And when the hour was come, he sat down, and the twelve apostles with him. And he said unto them, With desire I have desired to eat this passover with you before I suffer: for I say unto you, I will not any more eat thereof, until it be fulfilled in the kingdom of God. And he took the cup, and gave thanks, and said, Take this, and divide it among yourselves: for I say unto you, I will not drink of the fruit of the vine, until the kingdom of God shall come.
"The hour" was eventide, any time after sunset.2 They did not sit at table as we do, but reclined on couches round. The first Passover, it seems, was eaten standing,3 for a special reason; but afterwards the ordinary posture of the Jews was adopted, and to this our Lord conformed; using also that Jewish Liturgy which was no part of the original institution. He gives the sanction of His example to the reasonable rule that the Church hath power to decree rites or ceremonies which be not contrary to God's Word. He seems to be giving them a reason why He, possibly, anticipated the usual time. He is about to suffer. When the greater part of the people would be partaking of their Paschal lamb, He the true Lamb of God would be hanging on the bitter Cross. He greatly desired 5 once more to cele
1 Acts i. 13-15; St. John xx. 19, 26. It has been conjectured to be the house of the husband of Mary the mother of St. Mark. Acts xii. 5, 12. 2 St. Matt. xxvi. 20. 3 Exod. xii. 11,
Art. xx. Of the Authority of the Church.
5 Such is the force of the Hebraism, with which may be compared St. Matt. xiii. 14, and St. John iii. 29. "These Hebraisms appear to be pre
brate with them that rite which would have no more meaning after the morrow. Then the substance would supersede the shadow; the type give place to the anti-type; the figure pass into the fact. Never more would He have the opportunity. No more need would there be for it. For it is about to be fulfilled or completed in that scene of God's Church and Kingdom which is next to dawn.1 That table gives birth to another Passover, both typical and true.2 This cup, a cup of wine mingled with water, seems to have been that first cup in the Paschal meal, with which the whole was introduced. Not only would He never again taste of the Paschal cup, but not till after His resurrection would He drink at all of the fruit of the Vine. Then that next stage in God's Church and Kingdom would be reached."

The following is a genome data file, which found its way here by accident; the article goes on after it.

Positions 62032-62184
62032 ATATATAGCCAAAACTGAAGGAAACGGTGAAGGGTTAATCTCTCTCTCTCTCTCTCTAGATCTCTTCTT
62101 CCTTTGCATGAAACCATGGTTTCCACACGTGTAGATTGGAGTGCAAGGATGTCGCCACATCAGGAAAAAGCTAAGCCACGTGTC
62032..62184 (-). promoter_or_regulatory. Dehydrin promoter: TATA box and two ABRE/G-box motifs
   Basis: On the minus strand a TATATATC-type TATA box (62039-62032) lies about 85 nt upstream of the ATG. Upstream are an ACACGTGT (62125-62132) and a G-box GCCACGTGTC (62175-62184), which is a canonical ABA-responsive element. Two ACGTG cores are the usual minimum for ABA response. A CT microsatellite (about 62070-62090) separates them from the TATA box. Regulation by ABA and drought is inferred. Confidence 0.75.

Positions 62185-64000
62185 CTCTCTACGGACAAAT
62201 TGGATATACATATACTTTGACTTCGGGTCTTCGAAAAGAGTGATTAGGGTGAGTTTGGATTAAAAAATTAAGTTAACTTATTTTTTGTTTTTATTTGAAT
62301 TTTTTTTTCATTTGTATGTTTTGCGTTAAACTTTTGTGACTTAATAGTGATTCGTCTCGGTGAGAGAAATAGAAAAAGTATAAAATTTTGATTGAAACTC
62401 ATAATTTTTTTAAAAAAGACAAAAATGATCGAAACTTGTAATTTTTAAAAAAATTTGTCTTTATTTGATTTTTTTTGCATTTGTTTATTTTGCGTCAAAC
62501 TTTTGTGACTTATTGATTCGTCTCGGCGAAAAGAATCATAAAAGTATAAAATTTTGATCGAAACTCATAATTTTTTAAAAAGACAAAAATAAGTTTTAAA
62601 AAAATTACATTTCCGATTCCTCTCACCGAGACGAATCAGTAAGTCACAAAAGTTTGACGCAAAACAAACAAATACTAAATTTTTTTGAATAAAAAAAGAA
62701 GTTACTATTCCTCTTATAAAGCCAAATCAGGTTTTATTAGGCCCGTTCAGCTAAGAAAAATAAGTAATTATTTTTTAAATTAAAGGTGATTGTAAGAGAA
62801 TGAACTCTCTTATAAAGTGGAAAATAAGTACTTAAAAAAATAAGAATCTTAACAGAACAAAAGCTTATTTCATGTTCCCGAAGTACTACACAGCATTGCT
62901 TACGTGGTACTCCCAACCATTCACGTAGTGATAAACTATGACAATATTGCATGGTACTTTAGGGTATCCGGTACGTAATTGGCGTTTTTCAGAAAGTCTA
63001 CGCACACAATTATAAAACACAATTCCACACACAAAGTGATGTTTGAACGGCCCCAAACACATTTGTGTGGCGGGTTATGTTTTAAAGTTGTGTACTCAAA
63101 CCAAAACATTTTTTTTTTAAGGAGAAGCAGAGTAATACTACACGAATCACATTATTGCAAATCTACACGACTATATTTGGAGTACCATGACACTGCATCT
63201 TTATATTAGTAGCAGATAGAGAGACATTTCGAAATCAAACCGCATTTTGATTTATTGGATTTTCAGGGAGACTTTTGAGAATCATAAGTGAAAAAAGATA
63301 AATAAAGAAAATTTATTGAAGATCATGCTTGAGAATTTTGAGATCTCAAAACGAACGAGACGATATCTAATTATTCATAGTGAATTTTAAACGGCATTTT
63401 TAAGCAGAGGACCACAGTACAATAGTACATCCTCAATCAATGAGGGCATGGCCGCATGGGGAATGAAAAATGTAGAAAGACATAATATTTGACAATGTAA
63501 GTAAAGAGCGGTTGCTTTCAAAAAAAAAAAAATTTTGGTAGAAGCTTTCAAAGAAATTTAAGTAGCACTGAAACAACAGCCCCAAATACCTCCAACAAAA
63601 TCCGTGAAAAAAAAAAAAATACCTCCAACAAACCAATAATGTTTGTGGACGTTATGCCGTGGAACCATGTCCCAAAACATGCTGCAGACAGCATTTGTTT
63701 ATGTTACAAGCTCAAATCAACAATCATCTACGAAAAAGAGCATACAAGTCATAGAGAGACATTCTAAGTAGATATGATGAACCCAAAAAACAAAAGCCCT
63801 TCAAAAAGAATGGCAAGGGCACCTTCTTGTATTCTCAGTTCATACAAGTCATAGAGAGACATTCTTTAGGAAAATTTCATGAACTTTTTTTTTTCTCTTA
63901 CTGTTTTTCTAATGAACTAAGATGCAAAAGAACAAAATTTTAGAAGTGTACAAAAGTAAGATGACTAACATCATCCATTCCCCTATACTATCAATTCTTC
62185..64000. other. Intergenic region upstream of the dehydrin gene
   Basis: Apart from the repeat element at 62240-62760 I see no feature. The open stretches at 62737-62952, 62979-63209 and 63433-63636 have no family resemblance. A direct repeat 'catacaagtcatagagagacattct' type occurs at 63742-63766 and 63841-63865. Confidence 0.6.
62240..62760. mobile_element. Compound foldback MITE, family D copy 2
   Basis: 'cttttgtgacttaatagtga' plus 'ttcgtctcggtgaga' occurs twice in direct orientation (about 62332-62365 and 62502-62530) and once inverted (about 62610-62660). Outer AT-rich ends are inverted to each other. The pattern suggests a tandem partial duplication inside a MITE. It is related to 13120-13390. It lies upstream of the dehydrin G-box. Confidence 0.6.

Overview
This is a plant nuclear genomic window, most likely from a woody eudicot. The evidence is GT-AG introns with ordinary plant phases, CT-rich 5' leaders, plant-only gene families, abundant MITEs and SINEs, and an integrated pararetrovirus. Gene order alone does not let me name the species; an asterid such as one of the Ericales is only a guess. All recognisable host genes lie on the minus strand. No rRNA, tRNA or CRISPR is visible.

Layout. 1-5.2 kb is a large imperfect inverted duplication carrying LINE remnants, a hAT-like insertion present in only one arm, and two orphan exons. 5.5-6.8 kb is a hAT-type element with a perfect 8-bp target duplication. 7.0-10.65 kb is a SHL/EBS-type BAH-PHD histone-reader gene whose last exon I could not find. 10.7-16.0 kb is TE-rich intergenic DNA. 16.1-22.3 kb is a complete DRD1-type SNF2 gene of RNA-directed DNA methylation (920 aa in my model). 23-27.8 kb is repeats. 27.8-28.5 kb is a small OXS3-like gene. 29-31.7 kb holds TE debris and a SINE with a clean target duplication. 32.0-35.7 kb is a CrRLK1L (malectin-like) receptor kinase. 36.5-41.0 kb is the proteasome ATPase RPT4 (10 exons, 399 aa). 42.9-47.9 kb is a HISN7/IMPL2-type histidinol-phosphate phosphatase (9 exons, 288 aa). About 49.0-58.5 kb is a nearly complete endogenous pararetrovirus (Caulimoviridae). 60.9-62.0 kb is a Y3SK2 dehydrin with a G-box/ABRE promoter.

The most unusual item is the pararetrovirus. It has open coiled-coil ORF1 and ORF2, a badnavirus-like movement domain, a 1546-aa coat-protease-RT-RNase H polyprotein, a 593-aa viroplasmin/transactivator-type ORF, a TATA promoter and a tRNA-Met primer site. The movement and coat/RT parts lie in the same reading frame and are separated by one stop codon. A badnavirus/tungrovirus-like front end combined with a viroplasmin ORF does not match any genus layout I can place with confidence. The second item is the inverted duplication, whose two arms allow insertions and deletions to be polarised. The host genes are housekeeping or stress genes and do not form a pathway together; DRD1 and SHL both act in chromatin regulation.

HE WASHETH HIS DISCIPLES' FEET.
St. John xiii. 1-5.
Now before the feast of the passover, when Jesus knew that his hour was come that he should depart out of this world unto the Father, having loved his own which were in the world, he loved them unto the end. And supper being ended, the devil
having now put into the heart of Judas Iscariot, Simon's son, to betray him; Jesus knowing that the Father had given all things into his hands, and that he was come from God, and .went to God; he riseth from supper, and laid aside his garments; and took a towel, and girded himself. After that he poureth water into a bason, and began to wash the disciples' feet, and to wipe them with the towel wherewith he was girded.
This touching incident took place before the celebration of the Passover by the great body of the people, but in the midst of its celebration by our Lord and His Disciples. He, knowing that the time of His departure was at hand, was not in that awe-ful hour so absorbed in His own sorrows as at all to forget His Disciples, but showed them, even in that extremity, a signal instance of His love. Judas even is not exempted from the kindness and condescension shown. There is for him the same grace and good will as for the rest, if only he will receive it. But even then and there, at that time, at that table, the dreadful idea he had already conceived was still present to his degenerating mind. For where will not the evil one penetrate? No place seems too sacred for his assaults. Even at the Table of the Lord he is present with his temptations. Even among the Disciples of the Lord he may find some heart "empty, swept and garnished," prepared for his reception; a heart exercised with covetous practices. This mention here at the outset of this ready tool of the tempter," seems to intimate that even here he was contemplating the completion of his crime. Yet the Lord bears with him, and washes the feet which were swift to go astray. The supper was still going on. This is but an episode in the entertainment. The Evangelist repeats a consideration which may serve to enhance in our eyes this instance of our Lord's humility. It was in the full con42 St. Pet. ii. 14; St. Jude 11, 12. "Thine own heart, the willing slave
In the original it is the present participle, as again in v. 3 below.
2 Augustine (in S. Jo. Tr. lv. 1) speaks here of His love not ending with His death, whose love is without end. He loved them so as to die for them.
3 St. Luke xxii. 3.
To all that works thee woe or harm." The Christian Year, Fourth Sunday after Easter.
• See the original.
7 Vv. 1, 3.